|Dependent variable||Estimate of Log As consumed from water ± s.e.||p-value|
|Model 1: Urinary Log (Total As)||0.074 ± 0.020||<0.001|
|Model 2: Urinary Log (Inorganic As)||0.123 ± 0.022||<0.001|
|Model 3: Urinary Log (Sum of Species)||0.098 ± 0.021||<0.001|
|Model 4: Urinary Log (DMA/MMA ratio)||−0.032 ± 0.012||0.007|
|Model 5: Urinary (Percent MMA)||0.252 ± 0.103||0.016|
|Estimate of Log As consumed from all beverages ± s.e.||p-value|
|Model 6: Urinary Log (Total As)||0.143 ± 0.032||<0.001|
|Model 7: Urinary Log (Inorganic As)||0.234 ± 0.036||<0.001|
|Model 8: Urinary Log (Sum of Species)||0.203 ± 0.034||<0.001|
|Model 9: Urinary Log (DMA/MMA ratio)||−0.029 ± 0.019||0.130|
|Model 10: Urinary (Percent MMA)||0.214 ± 0.170||0.213|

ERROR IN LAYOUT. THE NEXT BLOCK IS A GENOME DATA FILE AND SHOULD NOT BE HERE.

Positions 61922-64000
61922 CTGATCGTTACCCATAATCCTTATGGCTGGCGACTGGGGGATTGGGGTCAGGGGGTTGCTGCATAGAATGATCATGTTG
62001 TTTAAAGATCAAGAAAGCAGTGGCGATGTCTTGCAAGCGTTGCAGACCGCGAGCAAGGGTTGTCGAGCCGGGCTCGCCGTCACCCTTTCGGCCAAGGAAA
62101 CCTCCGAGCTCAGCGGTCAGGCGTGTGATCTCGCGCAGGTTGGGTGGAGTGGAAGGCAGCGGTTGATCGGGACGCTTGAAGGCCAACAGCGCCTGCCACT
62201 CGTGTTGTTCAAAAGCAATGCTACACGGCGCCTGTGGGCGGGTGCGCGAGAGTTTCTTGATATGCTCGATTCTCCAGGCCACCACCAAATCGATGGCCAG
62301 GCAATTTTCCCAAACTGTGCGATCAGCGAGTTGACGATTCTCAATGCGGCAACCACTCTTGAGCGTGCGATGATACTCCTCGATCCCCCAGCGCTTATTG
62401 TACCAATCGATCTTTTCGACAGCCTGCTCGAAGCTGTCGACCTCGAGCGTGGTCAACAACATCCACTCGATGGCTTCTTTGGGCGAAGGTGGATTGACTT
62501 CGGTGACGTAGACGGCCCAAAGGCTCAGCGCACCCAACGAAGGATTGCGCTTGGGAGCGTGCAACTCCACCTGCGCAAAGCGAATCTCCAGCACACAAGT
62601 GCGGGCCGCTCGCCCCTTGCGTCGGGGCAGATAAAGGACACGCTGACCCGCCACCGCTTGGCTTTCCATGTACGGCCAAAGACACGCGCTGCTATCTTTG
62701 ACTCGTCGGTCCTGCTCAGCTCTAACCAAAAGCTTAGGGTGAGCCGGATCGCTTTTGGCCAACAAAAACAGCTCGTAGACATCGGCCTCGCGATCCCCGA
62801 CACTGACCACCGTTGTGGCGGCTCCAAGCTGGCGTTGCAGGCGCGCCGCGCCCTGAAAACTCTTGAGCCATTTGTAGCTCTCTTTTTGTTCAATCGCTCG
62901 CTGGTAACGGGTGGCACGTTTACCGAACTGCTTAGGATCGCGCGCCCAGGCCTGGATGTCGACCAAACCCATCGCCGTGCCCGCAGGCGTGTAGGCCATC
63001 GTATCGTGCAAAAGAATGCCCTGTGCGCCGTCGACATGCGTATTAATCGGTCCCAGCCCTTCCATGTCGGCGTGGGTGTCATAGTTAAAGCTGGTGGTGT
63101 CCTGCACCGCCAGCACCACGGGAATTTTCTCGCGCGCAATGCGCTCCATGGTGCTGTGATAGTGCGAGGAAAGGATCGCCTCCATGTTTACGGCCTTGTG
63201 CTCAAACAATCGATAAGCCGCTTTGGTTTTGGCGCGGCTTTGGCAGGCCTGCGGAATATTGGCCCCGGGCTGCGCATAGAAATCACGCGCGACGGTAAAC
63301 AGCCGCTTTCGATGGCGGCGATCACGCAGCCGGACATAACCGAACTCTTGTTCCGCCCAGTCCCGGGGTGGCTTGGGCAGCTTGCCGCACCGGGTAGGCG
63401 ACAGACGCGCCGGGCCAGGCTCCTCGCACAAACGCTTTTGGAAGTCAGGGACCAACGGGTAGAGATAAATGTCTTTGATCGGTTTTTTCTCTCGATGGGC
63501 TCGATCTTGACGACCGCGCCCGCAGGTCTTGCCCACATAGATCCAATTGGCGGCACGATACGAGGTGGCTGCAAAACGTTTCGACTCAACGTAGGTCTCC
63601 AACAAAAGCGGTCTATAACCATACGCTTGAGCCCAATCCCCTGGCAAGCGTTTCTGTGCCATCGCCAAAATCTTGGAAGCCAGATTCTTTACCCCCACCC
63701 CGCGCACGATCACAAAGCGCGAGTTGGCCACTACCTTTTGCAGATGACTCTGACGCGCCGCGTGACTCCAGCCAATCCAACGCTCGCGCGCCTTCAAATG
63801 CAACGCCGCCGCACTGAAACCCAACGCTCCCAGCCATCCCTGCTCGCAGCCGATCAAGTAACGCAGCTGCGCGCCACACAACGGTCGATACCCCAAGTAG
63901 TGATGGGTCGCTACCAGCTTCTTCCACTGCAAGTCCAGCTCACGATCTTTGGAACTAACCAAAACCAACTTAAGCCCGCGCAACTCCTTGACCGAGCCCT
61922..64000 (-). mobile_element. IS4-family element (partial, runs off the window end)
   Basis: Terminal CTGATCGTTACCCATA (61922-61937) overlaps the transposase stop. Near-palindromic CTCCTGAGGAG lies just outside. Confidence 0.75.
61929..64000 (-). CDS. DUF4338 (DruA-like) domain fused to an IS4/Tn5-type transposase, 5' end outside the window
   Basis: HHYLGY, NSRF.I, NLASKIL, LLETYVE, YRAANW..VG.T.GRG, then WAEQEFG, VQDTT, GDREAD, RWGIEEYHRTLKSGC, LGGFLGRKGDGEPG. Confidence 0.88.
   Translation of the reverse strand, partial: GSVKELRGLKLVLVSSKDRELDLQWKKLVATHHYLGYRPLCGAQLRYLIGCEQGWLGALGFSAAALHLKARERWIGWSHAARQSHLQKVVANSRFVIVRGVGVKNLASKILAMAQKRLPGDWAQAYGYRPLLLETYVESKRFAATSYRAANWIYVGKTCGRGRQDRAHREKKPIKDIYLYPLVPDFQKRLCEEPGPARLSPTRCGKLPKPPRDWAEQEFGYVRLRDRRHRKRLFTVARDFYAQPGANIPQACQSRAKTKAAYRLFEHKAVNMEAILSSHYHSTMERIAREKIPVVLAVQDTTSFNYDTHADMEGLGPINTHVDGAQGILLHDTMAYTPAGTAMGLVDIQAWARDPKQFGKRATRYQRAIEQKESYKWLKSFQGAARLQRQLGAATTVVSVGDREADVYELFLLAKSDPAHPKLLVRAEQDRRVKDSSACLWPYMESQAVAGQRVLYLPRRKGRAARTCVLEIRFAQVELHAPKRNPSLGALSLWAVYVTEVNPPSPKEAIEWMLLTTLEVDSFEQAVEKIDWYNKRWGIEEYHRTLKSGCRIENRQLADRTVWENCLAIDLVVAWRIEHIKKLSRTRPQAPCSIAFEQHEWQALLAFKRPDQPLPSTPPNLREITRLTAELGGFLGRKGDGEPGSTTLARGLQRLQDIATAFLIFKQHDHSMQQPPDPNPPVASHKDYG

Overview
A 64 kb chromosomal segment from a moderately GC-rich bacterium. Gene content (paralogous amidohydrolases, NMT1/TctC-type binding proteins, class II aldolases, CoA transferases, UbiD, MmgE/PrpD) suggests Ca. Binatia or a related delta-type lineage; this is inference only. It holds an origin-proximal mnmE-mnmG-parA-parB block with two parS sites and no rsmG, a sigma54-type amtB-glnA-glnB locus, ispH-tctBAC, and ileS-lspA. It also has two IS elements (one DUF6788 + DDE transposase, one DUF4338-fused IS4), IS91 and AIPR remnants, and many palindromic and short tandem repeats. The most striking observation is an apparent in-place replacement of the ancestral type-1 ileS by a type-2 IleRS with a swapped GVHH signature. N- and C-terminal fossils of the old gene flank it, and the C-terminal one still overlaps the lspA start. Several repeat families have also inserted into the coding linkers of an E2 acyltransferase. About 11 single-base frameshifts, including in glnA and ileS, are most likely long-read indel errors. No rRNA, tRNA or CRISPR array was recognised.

* The random effect was the variable household nested within study site. Adjusted for age, gender, current smoking status, and ethnicity; s.e. = standard error; inorganic As = As3 + As5; Sum of Species = As3 + As5 + MMA + DMA; Percent MMA = (MMA/Sum of Species)*100.
This paper describes the relationship between urinary arsenic concentrations and estimated arsenic intake from beverages from a cross-sectional survey of community-based residents living in southern Arizona and northern Mexico. Residents from the rural communities in Yaqui Valley and rural areas in Arizona were more likely to participate than residents living in urban areas, and household response rates were greater in Mexico than in Arizona. Anecdotally, participants from Mexico liked the attention received from a study conducted by the local university.